“All our residents deserve to be treated fairly and equitably, whether they are born here or not,” she said.
The lawsuit was filed against Connolly Properties on behalf of a former Connolly employee and two tenants who are American citizens. The tenants charge that they were steered into buildings occupied by illegal immigrants who were too afraid about their legal status to complain about decrepit conditions, according to Michael M. Hethmon, a lawyer for the Reform Law Institute.
Connolly Properties has several rental complexes in northern New Jersey and Allentown, Pa.
Ron Simoncini, a spokesman for Connolly, said executives were bewildered as to why the company had become the target of the suit, which was filed under the Racketeer Influenced and Corrupt Organizations Act, known as RICO.
He added that he could not comment further before the company filed a response to the suit.
Mr. Hethmon said his group decided to take the case as part of its strategy of “attrition through enforcement,” or urging illegal immigrants to leave the country by making it more difficult for them to find employment and housing.
“We have felt for a long time that the racketeering statute would be useful in dealing with situations where businesses and commercial enterprises were heavily involved with illegal immigration,” Mr. Hethmon said.
“We’ve also felt that individual citizens, communities, neighborhoods and law-abiding small businesses have always needed tools with which they can defend themselves against the harmful effects of illegal immigration.”
Using anti-racketeering laws to prosecute landlords is a strategy that immigration experts say they expect to be tried in other parts of the nation.
“I think it’s a new tactic, because some of the other things haven’t worked,” said Donald W. Benson, a lawyer in the Atlanta office of the San Francisco labor law firm Littler Mendelson.
“Congress couldn’t reach a consensus to reform the immigration laws, states are trying to fill in the gaps and they’re having varied success, and local groups are trying to work through local ordinances, so it’s just one part of a much bigger picture of immigration struggles in the U.S.,” he said.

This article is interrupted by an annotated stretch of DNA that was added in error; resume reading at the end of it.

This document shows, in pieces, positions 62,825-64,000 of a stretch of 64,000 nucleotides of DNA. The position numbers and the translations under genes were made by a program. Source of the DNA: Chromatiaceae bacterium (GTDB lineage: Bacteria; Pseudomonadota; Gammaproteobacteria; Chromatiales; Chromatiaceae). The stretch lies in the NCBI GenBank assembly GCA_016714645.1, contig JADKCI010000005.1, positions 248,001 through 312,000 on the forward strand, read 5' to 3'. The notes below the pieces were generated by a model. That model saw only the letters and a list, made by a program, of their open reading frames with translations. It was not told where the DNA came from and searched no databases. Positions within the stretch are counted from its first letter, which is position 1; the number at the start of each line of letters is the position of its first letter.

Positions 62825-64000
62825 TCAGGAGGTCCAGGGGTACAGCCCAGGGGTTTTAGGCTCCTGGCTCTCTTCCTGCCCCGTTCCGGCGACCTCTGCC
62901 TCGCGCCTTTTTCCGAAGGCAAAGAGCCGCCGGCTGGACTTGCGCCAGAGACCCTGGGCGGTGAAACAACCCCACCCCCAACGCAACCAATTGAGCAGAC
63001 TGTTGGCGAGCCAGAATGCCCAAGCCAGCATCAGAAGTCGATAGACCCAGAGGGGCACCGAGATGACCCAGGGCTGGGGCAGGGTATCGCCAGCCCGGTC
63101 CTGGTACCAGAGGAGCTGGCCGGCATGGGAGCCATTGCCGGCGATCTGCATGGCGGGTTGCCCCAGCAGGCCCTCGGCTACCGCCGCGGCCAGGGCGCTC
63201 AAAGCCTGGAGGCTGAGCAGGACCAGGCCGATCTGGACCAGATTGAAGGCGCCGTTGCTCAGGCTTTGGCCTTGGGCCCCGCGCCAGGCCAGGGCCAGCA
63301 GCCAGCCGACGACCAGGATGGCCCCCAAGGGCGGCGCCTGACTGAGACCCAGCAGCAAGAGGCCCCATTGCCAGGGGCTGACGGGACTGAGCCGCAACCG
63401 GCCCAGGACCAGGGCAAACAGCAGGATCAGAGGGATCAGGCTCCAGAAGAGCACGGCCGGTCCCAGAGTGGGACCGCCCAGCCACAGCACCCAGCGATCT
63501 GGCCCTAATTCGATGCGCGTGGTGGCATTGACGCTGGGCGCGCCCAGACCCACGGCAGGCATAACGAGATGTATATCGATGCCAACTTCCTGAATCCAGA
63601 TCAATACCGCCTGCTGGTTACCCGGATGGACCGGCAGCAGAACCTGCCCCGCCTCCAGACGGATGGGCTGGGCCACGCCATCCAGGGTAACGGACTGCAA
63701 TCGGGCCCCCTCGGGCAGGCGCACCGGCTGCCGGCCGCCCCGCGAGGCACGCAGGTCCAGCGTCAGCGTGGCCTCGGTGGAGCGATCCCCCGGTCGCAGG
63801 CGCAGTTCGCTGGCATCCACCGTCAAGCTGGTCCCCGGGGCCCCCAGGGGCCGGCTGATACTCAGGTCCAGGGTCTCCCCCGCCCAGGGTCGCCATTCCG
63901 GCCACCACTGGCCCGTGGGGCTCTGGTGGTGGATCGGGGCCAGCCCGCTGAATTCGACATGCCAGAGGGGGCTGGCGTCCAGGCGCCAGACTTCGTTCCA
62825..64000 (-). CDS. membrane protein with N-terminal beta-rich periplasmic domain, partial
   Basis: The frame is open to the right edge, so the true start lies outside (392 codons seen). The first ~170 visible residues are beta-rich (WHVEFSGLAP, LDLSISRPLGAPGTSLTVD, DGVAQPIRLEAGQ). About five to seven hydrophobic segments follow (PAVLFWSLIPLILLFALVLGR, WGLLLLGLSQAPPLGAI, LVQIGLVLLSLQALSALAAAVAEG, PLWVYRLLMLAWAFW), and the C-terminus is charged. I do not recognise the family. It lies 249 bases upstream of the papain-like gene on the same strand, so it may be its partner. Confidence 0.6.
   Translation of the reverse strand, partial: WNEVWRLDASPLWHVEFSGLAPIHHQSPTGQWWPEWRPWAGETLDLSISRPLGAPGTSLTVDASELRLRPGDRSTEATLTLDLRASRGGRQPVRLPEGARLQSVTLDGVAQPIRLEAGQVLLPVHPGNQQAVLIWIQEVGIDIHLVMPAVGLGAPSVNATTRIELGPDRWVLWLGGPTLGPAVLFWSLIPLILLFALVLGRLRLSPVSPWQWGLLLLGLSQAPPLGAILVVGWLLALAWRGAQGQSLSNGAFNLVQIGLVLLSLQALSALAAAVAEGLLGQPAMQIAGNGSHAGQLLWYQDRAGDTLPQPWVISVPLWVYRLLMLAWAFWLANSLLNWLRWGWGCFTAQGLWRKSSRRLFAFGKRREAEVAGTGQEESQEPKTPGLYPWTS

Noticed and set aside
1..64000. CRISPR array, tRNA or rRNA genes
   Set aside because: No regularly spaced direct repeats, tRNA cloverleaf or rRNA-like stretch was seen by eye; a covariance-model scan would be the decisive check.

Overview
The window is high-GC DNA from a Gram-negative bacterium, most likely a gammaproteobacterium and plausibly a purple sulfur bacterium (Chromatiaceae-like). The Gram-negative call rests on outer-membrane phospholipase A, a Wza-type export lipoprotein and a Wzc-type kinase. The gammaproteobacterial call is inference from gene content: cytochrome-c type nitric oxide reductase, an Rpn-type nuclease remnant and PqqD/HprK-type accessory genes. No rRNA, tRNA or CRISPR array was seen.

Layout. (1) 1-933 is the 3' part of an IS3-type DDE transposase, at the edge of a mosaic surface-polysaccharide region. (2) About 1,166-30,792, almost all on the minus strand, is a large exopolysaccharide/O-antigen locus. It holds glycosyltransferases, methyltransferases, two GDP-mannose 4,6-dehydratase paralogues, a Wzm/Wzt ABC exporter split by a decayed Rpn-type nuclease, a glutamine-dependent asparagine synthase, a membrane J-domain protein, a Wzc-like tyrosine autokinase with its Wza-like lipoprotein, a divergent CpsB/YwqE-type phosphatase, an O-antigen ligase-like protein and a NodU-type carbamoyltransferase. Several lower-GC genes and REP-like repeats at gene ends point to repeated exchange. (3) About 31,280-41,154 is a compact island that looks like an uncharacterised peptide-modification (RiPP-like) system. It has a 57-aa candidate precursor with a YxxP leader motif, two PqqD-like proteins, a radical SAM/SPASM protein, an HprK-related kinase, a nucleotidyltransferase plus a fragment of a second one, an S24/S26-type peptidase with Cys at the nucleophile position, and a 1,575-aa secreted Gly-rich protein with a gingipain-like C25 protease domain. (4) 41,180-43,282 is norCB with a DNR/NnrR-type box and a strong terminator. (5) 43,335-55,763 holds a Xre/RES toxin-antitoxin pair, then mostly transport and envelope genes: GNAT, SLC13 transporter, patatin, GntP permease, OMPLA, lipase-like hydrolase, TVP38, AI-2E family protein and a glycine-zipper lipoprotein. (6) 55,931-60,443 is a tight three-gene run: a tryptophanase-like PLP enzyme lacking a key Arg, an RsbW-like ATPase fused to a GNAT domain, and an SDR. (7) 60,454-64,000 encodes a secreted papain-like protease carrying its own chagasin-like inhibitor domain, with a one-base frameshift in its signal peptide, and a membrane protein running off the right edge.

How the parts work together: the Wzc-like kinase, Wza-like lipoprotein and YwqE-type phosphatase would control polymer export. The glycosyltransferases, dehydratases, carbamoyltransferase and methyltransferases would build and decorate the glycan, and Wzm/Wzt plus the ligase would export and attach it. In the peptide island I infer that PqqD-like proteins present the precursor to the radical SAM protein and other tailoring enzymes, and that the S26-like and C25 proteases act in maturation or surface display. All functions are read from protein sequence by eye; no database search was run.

“I have no idea why they picked Plainfield,” said Christian Estevez, a member of the Plainfield school board who also sits on Gov. Jon S. Corzine’s panel on immigrant policy.
“This has caught us by surprise.”
Mr. Estevez said that he and other Plainfield residents were contacting national immigration advocacy groups for help.
According to the 2000 census, Plainfield, a city of some 50,000 people, is about 60 percent black, with the remainder roughly split between white and Hispanic.
In the past decade, Ms. Gonzalez said there had been a large influx of Hispanic immigrants, mostly from Central America.
The Plainfield City Council president, Harold Gibson, said he was unaware of the lawsuit, but that city officials had been trying to address concerns over immigration.
He cited the city’s efforts to find a solution to the day laborer situation that respected the laborers’ right to look for work while addressing community concerns.
“I think that the people in Plainfield, in terms of the City Council and the general population, they frown on illegal immigration, they don’t want undocumented persons living in the town, generally speaking,” he said.